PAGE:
Internet trends: marketing research & predictions

Smoking and the search for quitting

April 29th, 2008 by

World Health Organization describes tobacco as epidemic & announced a new program MPOWER to increase smoking prevention efforts in the developing world. The global stats are mind-blowing.

  • There are more than one billion smokers in the world.
  • Globally, use of tobacco products is increasing, although it is decreasing in high-income countries. More than 80% of the world’s smokers live in low- and middle-income countries.
  • Almost half of the world’s children breathe air polluted by tobacco smoke.
  • Tobacco use kills 5.4 million people a year – an average of one person every six seconds – and accounts for one in 10 adult deaths worldwide.

2008 US Gallup-Healthways Well-Being Index reveals that 21% of Americans smoke. The likelihood of smoking generally increases as annual incomes decrease (exception occurs among those making less than $6,000 per year).
Gallup 2008: US sample.

Other findings from the survey:

1. Among US 23% of men and 19% of women smoke.
2. Blacks are the most likely to smoke (23%) and Asians are least likely to smoke (12%). Hispanics and whites fall in between, at 17% and 20%, respectively.

Comparative global surveys (2006-7) show that at the higher end – 50% of people in Turkey smoke, whereas at the low end, 6% in Nigeria smoke.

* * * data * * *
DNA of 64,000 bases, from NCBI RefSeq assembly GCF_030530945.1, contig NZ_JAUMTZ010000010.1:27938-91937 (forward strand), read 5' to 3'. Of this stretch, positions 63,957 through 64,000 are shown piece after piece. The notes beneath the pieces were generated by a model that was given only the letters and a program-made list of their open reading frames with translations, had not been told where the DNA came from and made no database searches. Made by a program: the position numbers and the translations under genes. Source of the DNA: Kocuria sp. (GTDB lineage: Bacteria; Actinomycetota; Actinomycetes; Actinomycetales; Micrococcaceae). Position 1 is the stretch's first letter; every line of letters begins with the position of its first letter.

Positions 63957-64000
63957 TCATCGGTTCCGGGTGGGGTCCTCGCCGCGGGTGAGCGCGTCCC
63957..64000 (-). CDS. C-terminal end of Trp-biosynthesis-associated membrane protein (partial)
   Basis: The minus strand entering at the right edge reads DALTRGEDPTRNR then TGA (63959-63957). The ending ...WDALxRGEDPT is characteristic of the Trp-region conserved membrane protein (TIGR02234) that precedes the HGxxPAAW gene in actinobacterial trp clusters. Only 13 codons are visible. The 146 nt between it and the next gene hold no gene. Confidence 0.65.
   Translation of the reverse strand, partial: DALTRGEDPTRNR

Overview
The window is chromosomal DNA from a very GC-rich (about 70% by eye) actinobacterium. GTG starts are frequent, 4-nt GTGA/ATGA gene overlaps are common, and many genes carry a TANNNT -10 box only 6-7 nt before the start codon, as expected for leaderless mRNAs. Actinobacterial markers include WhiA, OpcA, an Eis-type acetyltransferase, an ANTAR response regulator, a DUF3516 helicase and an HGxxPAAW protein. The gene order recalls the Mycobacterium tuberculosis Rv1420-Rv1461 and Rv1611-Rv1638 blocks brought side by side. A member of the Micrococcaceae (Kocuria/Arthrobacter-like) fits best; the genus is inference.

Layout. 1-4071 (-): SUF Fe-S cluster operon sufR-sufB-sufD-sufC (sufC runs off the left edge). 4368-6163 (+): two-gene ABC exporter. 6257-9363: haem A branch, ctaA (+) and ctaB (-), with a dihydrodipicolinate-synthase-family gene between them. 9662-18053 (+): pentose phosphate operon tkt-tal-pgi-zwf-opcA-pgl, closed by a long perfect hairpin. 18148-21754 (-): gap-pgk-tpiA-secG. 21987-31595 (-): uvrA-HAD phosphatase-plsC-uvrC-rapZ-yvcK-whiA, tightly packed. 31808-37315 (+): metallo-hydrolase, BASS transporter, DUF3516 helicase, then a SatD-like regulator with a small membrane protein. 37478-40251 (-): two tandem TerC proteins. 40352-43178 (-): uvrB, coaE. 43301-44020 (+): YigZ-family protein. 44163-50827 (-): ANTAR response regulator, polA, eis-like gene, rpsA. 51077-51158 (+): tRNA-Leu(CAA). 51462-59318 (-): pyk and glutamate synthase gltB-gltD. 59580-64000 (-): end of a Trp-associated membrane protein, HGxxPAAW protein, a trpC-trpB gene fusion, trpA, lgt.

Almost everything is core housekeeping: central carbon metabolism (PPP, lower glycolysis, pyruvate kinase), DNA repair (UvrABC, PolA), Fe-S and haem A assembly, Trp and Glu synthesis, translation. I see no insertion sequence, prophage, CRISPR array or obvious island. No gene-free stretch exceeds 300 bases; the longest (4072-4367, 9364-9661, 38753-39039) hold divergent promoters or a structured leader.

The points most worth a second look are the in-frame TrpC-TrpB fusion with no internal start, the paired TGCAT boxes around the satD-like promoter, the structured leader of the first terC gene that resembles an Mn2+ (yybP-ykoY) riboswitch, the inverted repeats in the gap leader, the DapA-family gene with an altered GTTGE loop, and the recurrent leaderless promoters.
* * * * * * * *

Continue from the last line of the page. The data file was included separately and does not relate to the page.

Going by ComScore reports in February 2008 Chantix,Pfizer’s smoking cessation treatment, was the top searched prescription brand generating more than 500,000 search queries in US.

Shire’s Adderall for ADHD and Pfizer’s 10 year old “blue pill” Viagra came in a close second and third on the list, respectively.Most Commonly Searched Prescription Brands US:

Brand Name Search queries (‘000)
Chantix 507
Adderall 469
Viagra 348
Ambien 334
Lexapro 274
Effexor 264
Cymbalta 235
Lyrica 233
Seroquel 198
Lipitor 181
Prozac 174
Cialis 120
Paxil 119
Crestor 119
Singulair 114

Source: comScore, Inc.

Again 5 of the 15 most frequently searched prescription brands were “depression” treatments. Those treatments included Lilly’s Cymbalta and Prozac, Wyeth’s Effexor, Forest’s Lexapro and GlaxoSmithKline’s Paxil.

Interestingly, globally, the search term “depression” & “smoking” shows undulating pattern – it reaches zenith during first quarter of the year , hits a nadir during summer months & again peaks up in the subsequent quarter.

Is our “smoking” habits mostly “depression” related?

If you had a really hard time in checking your smoking habits – cheer up .Summer is approaching & so are less “depressing” months. Its achievable as Quit smoking is 13th most completed goal in 43 things…else you can always have “chantix”.

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2 Responses

  1. J Says:

    Hi, could you allow me to use your photo of the cigarette in a poster i am working on?

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